Astronomy is experiencing an extraordinary moment thanks to technological developments at the limit of the possible: the results follow one another in a continuous stream, not least collecting Nobel Prizes as in 2017, 2019 and 2020. So much so that the astrophysicist Patrizia Caraveo, for years a research manager of INAF and who has dedicated his career to the study of neutron stars, in his new book “Sidereus Nuncius 2.0 – Heavenly messengers in the new astronomy “ (Mondadori Università 2021) outlines a picture of the “overwhelming” development of this ancient science and the path of the “astronomical, and more generally scientific, revolution, which is resulting from Galileo’s observations masterfully described in the ‘Sidereus Nuncius’, printed in Venice in 1610 “.
For Caraveo “the Sun, the Moon and the stars have played a very important role in the history of mankind. In addition to being the clock and calendar of all the civilizations that have populated the Earth, they have been considered divinities and have always had great relevance in different cultures “. The scientist, in her speech on the Veneto Institute of Sciences, Letters and Arts, underlines that “We have learned a great deal by observing the movement of the planets with the naked eye and our ancestors they elaborated the observations by building a pattern that saw us in the center of the Universe surrounded by the celestial spheres where the planets and stars move. This vision of the cosmic order, which had dominated Western thought for over a millennium, was unhinged by Galileo Galilei, thanks to the introduction of his telescope “.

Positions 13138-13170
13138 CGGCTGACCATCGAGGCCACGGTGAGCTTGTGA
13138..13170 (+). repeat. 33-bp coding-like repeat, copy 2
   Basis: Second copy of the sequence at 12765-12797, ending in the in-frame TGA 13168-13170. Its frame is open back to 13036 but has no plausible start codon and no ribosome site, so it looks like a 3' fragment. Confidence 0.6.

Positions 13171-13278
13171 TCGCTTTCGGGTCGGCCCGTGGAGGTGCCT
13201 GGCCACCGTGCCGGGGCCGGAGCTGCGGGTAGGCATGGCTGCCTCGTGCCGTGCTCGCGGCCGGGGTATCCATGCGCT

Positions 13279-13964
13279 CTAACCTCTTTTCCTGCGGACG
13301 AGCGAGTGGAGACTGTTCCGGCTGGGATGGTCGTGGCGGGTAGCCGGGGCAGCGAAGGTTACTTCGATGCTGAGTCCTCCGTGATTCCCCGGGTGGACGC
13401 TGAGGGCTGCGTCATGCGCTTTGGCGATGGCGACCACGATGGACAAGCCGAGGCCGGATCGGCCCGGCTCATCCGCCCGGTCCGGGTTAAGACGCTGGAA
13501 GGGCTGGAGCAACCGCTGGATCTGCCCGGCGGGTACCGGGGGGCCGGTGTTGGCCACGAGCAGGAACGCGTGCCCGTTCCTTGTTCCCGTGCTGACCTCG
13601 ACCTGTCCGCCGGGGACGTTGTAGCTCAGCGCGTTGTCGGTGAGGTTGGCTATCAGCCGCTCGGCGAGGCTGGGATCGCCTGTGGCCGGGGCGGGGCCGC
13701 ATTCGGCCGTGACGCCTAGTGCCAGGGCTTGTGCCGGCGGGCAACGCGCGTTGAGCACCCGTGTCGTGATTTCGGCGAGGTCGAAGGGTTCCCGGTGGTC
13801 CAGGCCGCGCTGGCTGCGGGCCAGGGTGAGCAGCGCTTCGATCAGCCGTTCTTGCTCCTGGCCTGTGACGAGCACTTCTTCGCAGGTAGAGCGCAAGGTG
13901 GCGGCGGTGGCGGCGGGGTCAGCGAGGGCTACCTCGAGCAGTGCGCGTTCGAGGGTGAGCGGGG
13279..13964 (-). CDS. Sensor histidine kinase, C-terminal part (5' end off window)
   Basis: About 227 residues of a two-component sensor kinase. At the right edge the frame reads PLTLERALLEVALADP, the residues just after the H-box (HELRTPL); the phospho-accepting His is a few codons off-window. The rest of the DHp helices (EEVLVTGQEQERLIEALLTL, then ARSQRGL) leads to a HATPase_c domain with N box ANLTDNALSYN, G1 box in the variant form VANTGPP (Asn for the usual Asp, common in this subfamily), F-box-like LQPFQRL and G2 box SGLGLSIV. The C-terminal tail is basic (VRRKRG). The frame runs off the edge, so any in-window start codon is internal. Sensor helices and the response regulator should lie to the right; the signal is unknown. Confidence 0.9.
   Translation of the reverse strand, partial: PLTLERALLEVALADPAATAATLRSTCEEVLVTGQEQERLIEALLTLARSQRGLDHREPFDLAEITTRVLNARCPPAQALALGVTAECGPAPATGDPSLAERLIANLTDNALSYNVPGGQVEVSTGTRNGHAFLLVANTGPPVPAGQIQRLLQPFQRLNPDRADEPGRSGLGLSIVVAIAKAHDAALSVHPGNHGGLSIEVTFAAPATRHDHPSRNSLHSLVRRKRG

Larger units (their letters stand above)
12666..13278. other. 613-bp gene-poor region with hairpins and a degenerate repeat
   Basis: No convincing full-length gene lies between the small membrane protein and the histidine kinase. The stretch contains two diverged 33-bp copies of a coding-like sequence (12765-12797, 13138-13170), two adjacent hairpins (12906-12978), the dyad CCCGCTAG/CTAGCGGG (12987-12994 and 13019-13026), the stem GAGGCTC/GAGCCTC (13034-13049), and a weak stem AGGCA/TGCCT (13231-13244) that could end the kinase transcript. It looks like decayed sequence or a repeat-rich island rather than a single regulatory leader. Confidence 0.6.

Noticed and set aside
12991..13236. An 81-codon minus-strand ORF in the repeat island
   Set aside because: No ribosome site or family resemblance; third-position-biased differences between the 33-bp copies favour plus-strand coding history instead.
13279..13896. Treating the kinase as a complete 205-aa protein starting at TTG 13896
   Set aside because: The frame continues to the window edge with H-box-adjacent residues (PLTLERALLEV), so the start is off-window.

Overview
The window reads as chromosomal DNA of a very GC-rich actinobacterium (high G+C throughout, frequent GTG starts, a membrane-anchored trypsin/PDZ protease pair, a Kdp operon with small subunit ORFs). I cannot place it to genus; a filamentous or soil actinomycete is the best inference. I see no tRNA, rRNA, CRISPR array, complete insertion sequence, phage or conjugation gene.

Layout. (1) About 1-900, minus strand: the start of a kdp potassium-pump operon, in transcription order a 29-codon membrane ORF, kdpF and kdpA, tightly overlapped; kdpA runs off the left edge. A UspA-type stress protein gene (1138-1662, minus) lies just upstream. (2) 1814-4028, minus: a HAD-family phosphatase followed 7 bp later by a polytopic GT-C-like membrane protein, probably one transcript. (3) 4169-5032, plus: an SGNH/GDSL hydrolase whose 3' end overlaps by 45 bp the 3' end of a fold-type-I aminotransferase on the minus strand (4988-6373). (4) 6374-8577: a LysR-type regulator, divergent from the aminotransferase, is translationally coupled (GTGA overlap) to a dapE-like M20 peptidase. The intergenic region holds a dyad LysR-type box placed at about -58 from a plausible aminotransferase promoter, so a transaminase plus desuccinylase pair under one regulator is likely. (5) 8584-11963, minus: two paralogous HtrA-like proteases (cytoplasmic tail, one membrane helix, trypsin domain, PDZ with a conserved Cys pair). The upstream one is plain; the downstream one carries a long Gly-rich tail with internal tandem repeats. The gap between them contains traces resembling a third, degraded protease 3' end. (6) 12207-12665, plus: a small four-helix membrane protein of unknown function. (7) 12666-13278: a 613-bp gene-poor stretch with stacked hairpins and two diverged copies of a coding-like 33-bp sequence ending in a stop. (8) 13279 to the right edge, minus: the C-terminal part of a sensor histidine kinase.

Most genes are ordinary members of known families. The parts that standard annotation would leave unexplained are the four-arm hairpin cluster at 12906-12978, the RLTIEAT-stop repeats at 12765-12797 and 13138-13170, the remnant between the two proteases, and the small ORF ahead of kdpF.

But what is astronomical research today? From the book by Patrizia Caraveo we learn that “light is not the only way to explore the cosmos because there are other celestial messengers: cosmic rays, neutrinos, dust and gravitational waves”. Astronomy is the oldest science but also the most modern and innovative. Results, often unexpected and surprising, open new horizons for understanding the Universe “underlines in her book the scientist who was awarded, among the various prizes received, with the National President of the Republic Prize and in 2021 with the Enrico Fermi Prize. “It is a continuous challenge that never ceases to fascinate us” finally adds Patrizia Patrizia Caraveo who is part of the 2003 Group for scientific research and of the 100 women against stereotypes.
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